The situation is complex. I love Hong Kong for its unique qualities, yet there are aspects I find incredibly frustrating.
I was born in Hong Kong, one individual among a population of seven million, crammed into just 1,104 square kilometers. My relationship with this metropolis is a love-hate affair. Here, I'll explore why.
Love: Diversity of People
Let's start with the positives. The diversity of people in Hong Kong always fascinates visitors. Years ago, when China was difficult to access, Hong Kong served as 'Instant China' for tourists. Now, visitors can easily see the real China, but Hong Kong remains a melting pot of cultures. Whether it's with my family or friends, we find the city's atmosphere electrifying. We are hardworking, efficient, and offer some of the world's longest working hours. When I travel abroad, the slower pace of life drives me crazy.
One downside? The overcrowding. Whether you're trying to buy tickets, catch a train, or find a table at a restaurant, there's always a long queue. The city feels like it's bursting at the seams, and that stress permeates the atmosphere. It's something I find suffocating and absolutely despise.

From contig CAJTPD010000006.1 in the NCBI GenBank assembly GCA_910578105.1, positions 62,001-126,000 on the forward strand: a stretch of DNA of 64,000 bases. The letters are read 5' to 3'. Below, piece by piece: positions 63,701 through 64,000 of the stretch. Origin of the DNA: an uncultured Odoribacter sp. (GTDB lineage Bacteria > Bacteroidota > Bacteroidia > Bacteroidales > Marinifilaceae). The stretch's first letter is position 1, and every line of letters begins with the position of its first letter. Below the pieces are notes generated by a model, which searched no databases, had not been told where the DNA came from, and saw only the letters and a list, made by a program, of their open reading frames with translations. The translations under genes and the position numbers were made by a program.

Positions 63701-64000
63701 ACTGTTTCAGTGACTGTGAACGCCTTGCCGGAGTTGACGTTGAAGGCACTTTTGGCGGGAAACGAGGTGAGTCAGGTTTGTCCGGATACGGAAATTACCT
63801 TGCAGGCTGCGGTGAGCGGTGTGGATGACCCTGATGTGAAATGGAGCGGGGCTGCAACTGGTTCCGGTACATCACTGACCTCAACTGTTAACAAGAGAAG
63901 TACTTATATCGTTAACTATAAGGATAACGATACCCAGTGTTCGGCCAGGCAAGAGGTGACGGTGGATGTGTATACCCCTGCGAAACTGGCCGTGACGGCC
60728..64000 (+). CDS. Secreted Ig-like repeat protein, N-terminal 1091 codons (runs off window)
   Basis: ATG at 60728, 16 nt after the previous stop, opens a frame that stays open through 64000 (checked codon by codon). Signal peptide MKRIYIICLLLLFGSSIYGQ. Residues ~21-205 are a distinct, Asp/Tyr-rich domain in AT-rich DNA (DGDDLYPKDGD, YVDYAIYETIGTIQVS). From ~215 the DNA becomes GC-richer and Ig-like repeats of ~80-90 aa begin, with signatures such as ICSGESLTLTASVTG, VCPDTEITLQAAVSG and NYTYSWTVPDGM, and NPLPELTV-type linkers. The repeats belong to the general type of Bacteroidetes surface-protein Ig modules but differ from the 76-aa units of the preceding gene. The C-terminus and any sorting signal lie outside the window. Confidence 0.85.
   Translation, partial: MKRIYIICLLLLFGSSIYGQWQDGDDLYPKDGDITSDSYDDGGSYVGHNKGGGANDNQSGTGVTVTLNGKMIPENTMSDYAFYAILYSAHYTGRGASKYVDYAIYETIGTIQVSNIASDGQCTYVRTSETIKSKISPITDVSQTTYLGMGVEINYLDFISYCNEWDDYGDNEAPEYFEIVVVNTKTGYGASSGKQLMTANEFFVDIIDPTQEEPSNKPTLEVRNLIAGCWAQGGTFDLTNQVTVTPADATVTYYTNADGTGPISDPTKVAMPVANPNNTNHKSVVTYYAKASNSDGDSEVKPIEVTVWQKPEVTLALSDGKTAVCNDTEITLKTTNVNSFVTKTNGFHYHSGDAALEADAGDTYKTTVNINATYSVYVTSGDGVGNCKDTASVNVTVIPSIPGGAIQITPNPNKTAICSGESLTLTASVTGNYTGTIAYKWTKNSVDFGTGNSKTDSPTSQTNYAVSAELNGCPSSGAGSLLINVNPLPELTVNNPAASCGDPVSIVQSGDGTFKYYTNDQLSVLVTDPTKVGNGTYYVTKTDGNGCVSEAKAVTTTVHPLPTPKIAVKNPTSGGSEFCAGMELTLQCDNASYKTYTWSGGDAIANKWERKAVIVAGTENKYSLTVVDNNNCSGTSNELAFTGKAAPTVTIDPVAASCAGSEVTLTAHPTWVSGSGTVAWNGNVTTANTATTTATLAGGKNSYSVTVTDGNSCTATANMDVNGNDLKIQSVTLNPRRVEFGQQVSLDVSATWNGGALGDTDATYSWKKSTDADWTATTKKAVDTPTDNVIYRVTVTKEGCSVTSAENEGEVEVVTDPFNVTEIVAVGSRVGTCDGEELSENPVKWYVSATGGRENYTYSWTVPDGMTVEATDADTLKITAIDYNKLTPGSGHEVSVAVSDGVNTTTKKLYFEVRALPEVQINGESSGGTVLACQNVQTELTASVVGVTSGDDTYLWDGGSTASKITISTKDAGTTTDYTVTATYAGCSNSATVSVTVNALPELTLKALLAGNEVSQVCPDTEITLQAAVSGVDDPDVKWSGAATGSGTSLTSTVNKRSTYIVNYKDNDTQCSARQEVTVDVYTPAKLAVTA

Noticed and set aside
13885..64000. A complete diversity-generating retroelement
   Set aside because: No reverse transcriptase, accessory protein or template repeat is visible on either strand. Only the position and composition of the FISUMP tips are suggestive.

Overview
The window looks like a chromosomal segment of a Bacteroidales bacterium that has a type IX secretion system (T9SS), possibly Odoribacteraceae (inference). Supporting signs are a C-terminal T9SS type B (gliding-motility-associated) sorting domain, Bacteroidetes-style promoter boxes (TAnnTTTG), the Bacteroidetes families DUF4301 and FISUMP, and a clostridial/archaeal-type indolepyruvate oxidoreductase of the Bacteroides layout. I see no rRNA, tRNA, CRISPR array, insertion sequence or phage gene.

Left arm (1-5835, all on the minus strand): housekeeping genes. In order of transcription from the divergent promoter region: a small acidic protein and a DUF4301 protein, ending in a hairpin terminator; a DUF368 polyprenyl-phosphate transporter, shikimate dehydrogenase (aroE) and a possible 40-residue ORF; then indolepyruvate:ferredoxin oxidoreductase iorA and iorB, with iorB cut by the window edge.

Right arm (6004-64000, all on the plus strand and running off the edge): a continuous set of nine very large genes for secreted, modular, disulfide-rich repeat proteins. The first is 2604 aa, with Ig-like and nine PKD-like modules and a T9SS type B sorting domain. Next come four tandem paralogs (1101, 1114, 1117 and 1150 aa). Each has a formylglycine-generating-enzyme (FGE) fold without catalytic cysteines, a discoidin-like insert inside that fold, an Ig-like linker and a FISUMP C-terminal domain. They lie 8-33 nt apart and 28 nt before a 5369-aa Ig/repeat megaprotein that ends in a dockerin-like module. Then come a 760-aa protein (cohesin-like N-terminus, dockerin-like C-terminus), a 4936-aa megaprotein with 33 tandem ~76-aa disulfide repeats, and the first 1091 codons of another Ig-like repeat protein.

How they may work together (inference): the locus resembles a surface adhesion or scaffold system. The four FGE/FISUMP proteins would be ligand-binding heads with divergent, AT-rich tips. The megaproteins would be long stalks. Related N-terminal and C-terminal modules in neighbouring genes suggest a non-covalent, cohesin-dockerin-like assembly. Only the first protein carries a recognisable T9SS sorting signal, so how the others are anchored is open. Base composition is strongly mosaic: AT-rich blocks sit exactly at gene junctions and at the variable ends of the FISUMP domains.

When it comes to food, Hong Kong never disappoints. The options are endless and incredibly delicious. From Chinese roasted pork and Taiwanese bubble tea to Japanese sushi and Korean BBQ, Hong Kong is undoubtedly a food paradise. The joy of eating is something that consistently pulls people together.
Hate: High Cost of Living
The city's sky-high cost of living is a significant downside. The more convenient the location, the more exorbitant the price. Locals often lament that Hong Kong has some of the world's highest rents for the smallest living spaces. And the prices keep rising.
Love: Happy Memories
One of my favorite aspects of Hong Kong is the nostalgia it holds for me. I had an incredible childhood here, and I wish I could have captured those moments with the technology we have today.
Hate: Political Climate
What's the source of my discontent? The influence of the communist party on this once-vibrant city plays a significant role. I dislike how the media, education, and legislative systems are under governmental control. I resent the authorities' unwillingness to grant Hong Kong democracy and their suppression of free speech.
Despite the negatives—overcrowding, rising costs, and political strife—I still hold a special place in my heart for Hong Kong. It's the memories, the food, and the people that keep me attached. Forever and always.
I hope this offers a more nuanced understanding of my relationship with this complex city.